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## Main Question or Discussion Point

Consider a gas as your system, confined in the usual frictionless piston-cylinder. The piston is massless, external pressure is constant, P

for the two processes, and also ∆S for the two processes.

Now here's the contradiction: ∆S should be equal for the two processes, since the initial and final states are the same. So let's calculate ∆S for the reversible process. Since it is reversible, we have ∆S = ∫dq

Also q

But what if we consider the inequality dS>dq

_{ext}. Let the system be at initial state T1 and P1 = P_{ext}. We want to compare the following two processes: in the first process, we reversibly heat the gas against constant external pressure to final volume V2. In the second process, we heat the gas irreversibly from the same initial conditions against the same constant pressure to reach the same final volume V2, and then we wait for the gas to reach internal equilibrium, so that P_{2}= P_{ext}and both the initial and final states of the two process are identical. Assuming the gas has constant Cp over the temperature range, we wish to compare q_{rev}and q_{irrev}for the two processes, and also ∆S for the two processes.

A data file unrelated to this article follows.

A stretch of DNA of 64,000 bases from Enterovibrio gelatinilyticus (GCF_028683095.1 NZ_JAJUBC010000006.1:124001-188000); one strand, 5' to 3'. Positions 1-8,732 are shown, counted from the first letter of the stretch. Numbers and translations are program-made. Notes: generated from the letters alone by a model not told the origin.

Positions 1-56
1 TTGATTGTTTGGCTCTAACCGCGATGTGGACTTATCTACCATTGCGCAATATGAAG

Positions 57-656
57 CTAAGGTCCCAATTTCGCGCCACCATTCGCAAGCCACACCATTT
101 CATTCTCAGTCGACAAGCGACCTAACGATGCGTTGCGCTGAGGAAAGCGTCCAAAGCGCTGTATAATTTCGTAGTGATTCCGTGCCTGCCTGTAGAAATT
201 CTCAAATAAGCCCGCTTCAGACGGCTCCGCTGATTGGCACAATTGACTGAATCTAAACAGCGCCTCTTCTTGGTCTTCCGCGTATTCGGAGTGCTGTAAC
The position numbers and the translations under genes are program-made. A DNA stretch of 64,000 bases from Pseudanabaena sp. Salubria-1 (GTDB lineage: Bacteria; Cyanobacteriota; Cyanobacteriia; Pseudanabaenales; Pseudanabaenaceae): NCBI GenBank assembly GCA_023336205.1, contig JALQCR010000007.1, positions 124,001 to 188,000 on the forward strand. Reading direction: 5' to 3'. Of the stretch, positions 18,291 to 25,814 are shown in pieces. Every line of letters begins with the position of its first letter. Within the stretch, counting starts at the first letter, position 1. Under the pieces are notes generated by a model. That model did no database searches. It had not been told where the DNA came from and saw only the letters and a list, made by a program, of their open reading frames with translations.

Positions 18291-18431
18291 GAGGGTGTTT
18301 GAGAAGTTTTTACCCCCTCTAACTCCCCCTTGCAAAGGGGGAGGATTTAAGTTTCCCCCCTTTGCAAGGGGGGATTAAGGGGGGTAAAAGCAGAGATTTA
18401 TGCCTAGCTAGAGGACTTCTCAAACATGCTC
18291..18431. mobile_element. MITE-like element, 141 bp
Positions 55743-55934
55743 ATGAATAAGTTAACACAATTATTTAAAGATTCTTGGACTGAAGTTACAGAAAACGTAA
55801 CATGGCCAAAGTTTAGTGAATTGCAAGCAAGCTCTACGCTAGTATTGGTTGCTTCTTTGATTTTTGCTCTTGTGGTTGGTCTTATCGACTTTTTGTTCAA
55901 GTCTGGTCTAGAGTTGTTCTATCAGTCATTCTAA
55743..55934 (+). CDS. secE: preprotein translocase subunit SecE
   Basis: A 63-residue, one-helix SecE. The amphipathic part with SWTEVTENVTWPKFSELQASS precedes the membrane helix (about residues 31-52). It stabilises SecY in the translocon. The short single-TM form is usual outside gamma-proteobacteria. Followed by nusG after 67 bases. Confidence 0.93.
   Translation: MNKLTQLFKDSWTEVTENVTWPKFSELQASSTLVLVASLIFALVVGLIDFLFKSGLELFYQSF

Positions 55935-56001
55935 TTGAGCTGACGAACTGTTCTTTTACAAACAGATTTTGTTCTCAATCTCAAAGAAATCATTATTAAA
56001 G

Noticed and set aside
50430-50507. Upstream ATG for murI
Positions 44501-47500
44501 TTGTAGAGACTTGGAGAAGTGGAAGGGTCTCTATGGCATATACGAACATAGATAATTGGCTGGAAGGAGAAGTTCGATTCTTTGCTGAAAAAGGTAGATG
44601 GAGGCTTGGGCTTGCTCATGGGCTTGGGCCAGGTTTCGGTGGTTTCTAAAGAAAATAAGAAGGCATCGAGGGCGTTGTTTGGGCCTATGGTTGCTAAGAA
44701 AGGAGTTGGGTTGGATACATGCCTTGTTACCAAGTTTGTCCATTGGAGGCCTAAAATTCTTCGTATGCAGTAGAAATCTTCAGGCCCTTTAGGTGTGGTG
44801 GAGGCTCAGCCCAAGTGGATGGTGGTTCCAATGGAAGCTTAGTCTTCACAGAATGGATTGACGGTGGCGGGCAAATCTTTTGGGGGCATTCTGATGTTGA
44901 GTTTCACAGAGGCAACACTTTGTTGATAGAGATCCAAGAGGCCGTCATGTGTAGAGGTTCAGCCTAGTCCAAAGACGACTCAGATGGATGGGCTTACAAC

Now here's the contradiction: ∆S should be equal for the two processes, since the initial and final states are the same. So let's calculate ∆S for the reversible process. Since it is reversible, we have ∆S = ∫dq

_{rev}/T, where dq_{rev}= CpdT. So ∆S = Cp Ln T2/T1. This is also ∆S for the irreversible process.Also q

_{rev}must equal q_{irrev}since both are constant pressure processes, with ∆H, ∆U, W and q all being equal for both processes, right?But what if we consider the inequality dS>dq

_{irrev}/T? If we use dq_{irrev}=dq_{rev}= C_{p}dT, then we have ∆S>Cp Ln T2/T1, which contradicts our previous finding. Where have I gone wrong?
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